New Jersey spouse/child moving back to British Columbia

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QUESTION:
Hi there!
After having lived here with my husband for 3 years -in New Jersey, I am coming back to Canada (BC) with our child.
My husband has been here for 4 years.  He will continue to work here in NJ.
While here for the past 3 years we have been claiming US residency and have not paid any Cdn taxes.  By the same token, we do have a joint Cdn checking account where the monies are coming from an early retirement that my husband has taken (amt.is approx. $1100.00 per month).
Our daughter who is 15 years old has approx. $35000.00 being held in trust with the Alberta Public Trustee until she attains majority.
How is all this going to impact our tax situation?
Thank you very much for your help - greatly appreciate it.
XXXXXXXXX
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David Ingram Replies
A lot of it depends upon intent and marital situation.
The Canadian Income Tax CRA (Canada Revenue Agency) will want to tax your husband as a Canadian because his wife and child are living in Canada and he has a home available to him in both countries and he is a Canadian.  
Your husband should have been paying tax to Canada of 15% on his early retirement pension and that money should have been reported on his US tax return as well.
Your husband should correct his Canadian situation for the last three or four years and send Canada 15% of the pension under Article XVIII of the US / Canada Income Tax convention. Then he would amend your joint US 1040 returns to report the pension and claim credit for the 15% paid to Canada.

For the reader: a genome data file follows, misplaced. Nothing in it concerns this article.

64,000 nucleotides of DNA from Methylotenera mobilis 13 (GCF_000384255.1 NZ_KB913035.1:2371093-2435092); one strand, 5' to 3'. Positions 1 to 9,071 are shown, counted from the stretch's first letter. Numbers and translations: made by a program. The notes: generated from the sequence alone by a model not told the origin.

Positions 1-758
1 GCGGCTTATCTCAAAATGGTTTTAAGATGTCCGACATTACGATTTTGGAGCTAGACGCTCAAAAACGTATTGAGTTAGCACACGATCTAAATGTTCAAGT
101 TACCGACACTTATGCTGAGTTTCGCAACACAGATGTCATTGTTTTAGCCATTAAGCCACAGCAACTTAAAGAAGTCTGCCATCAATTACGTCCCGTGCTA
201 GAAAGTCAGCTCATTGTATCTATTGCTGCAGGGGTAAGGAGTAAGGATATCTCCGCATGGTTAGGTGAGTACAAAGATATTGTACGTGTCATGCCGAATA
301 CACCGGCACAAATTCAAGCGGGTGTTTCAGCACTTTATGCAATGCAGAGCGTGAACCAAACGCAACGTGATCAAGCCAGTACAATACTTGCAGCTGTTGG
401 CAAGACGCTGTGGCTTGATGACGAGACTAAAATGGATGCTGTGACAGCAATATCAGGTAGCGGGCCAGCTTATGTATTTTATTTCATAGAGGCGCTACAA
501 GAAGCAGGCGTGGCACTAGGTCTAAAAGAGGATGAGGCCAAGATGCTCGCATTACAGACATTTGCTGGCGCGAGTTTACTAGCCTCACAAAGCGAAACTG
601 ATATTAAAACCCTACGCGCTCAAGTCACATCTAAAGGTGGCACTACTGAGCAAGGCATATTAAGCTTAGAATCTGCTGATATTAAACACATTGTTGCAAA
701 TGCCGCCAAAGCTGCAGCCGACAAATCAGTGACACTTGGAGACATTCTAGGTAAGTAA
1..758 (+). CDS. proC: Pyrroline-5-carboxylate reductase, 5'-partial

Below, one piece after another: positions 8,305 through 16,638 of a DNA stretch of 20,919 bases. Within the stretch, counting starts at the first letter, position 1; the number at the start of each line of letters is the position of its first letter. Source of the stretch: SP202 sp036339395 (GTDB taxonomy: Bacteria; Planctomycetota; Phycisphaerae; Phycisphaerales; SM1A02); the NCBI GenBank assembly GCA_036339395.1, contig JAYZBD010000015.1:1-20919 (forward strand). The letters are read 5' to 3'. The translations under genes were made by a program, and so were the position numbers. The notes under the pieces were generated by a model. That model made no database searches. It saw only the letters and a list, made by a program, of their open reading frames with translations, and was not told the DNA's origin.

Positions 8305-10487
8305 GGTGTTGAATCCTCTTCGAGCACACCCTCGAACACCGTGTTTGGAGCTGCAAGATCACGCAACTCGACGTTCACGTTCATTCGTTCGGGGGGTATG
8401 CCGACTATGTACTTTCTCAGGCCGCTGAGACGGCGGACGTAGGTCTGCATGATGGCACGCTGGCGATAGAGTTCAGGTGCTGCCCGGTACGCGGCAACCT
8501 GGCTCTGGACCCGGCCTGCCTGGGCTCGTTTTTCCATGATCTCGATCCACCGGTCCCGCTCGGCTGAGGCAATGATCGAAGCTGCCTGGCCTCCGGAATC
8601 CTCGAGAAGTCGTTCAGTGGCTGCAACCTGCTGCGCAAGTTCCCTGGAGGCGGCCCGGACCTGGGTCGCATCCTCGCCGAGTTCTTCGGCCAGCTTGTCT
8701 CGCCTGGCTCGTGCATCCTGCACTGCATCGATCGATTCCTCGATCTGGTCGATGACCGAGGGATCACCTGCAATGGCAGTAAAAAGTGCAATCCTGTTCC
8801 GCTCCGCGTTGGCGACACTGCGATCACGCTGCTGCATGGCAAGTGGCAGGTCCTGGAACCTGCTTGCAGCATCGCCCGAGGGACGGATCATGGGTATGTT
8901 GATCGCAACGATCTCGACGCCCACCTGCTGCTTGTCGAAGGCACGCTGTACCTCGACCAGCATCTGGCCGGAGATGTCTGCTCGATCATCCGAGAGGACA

He should also inform the pension payer that he is a non-resident and have them deduct 15% non-resident withholding tax and have them remit it to Canada.  It is cleaner that way.
You should close your joint bank account in Canada.  If you are coming back, you can have your own account then.  He can send you money but the pension should not be deposited to that account.  The pension should be mailed to him in the USA or deposited to a US bank account if he is a non-resident and wishes to remain a non-resident.
Now that is for the past and what you should have been doing and should do now to make it right.
When you come back to Canada, it complicates the issue again. If your husband wants to come back and does not intend to stay n the US and you do not want to ever go back, he will be taxable in Canada on his world income.  On the other hand, if you are coming back because the marriage is not working well, and he wants to stay and you do not want to stay or do not want to say for the time being because you can not work, he is not necessarily taxable in Canada. 
He will have to file a tax return but will be a factual resident of Canada which means that he will be paying tax on his Canadian Income (the pension) and reporting his world income but will remove all the US income on line 256 of his tax return by claiming the benefits of Article IV of the US Canada Income Tax treaty because he wants to stay there and has applied for a green card, etc.
If the family plan is for him to get the green card and then you will move back because you can work, he will not be taxable in Canada. 
It is tricky.  Go to www.centa.com and read the US/Canada Taxation section.  Pay attention the Wolf Bergelt case in particular.
You and your husband should likely buy an hour of my time with a phone consultation BEFORE you move back.  i.e. both of you on the phone at the same time.  I charge $350.00 Cdn for this but you would get a lot of benefit.
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